return value of fprintf

Kristof Zelechovski giecrilj at
Tue Jan 23 17:45:12 UTC 2007

> -----Original Message-----
> From: Oliver Fromme [mailto:olli at]
> Sent: Tuesday, January 23, 2007 6:27 PM
> To: freebsd-standards at FreeBSD.ORG; giecrilj at
> Subject: Re: return value of fprintf
> C++ is different anyway for its support for exceptions,
> which is the normal mechanism to handle I/O errors.

Only if you explicitly ask for exceptions.  
You do not get exceptions out of the box because it is still possible 
to use C++ without exceptions 
(in an environment where exceptions are not supported).
You get a bad stream that refuses to do anything more instead.

> C doesn't support exceptions, so you have to check the
> return code from every I/O operation yourself.
>  > nor do I understand why the C library prefers
>  > to let sloppy code leave holes in data.
> Would you suggest that _all_ I/O operations continue to
> fail until the application explicitly clears the error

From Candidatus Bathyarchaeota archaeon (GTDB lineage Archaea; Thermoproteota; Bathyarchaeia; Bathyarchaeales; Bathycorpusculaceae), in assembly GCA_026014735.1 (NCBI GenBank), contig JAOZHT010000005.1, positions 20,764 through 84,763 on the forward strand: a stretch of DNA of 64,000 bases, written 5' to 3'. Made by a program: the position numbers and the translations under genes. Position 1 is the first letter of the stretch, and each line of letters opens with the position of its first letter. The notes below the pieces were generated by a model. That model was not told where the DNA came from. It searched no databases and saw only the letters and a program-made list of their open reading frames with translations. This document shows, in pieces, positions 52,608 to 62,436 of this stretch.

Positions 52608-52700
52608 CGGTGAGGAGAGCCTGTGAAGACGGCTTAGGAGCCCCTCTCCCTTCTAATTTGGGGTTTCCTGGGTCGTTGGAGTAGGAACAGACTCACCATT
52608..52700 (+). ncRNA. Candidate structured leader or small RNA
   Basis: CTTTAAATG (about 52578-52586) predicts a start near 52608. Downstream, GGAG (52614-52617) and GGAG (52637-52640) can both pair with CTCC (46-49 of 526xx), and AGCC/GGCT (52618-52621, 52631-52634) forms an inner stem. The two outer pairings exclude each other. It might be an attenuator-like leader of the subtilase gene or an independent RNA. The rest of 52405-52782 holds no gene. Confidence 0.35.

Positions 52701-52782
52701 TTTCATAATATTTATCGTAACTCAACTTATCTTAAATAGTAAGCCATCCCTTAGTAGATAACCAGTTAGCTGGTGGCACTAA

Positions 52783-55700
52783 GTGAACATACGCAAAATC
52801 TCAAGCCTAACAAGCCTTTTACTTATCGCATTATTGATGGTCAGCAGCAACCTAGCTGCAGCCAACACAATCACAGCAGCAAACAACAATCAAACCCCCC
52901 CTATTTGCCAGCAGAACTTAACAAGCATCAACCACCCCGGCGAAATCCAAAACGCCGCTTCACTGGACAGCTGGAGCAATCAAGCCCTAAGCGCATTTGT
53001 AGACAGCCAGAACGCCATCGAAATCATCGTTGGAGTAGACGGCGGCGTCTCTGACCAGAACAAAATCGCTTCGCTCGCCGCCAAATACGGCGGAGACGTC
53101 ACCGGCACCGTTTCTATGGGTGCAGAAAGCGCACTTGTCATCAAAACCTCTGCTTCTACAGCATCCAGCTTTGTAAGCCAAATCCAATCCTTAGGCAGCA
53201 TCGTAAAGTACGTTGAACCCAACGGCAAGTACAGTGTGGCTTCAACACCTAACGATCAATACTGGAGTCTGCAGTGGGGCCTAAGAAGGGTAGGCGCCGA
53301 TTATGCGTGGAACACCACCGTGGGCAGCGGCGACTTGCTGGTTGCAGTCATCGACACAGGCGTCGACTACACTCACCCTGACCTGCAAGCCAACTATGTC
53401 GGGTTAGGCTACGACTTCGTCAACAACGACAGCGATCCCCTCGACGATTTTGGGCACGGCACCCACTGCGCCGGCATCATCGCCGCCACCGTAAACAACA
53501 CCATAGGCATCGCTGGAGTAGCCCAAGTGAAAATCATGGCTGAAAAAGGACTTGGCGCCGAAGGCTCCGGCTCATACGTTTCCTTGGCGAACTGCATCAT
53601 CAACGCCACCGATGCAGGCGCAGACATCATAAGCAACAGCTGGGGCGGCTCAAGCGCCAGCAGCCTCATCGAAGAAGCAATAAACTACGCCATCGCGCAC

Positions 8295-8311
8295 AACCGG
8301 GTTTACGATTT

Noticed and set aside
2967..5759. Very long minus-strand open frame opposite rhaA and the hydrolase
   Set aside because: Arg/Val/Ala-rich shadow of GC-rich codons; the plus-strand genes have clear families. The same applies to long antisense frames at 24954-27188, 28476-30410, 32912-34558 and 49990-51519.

> indicator?  That would break many programs.  Many.
> In fact, I think that the existing behaviour makes more
> sense.  For example, if one printf() failed because of
> ENOSPC, then the next printf() should still be performed,
> because the error condition might have cleared in the
> meantime.  It should work, no matter if the programmer
> decided to check all return values and reset the error
> indicator or not.

Thanks for your opinion, 
I just could not imagine anybody would like it that way.  
I also believed that C++ streams were similar to C streams by design, 
which is apparently not the case.


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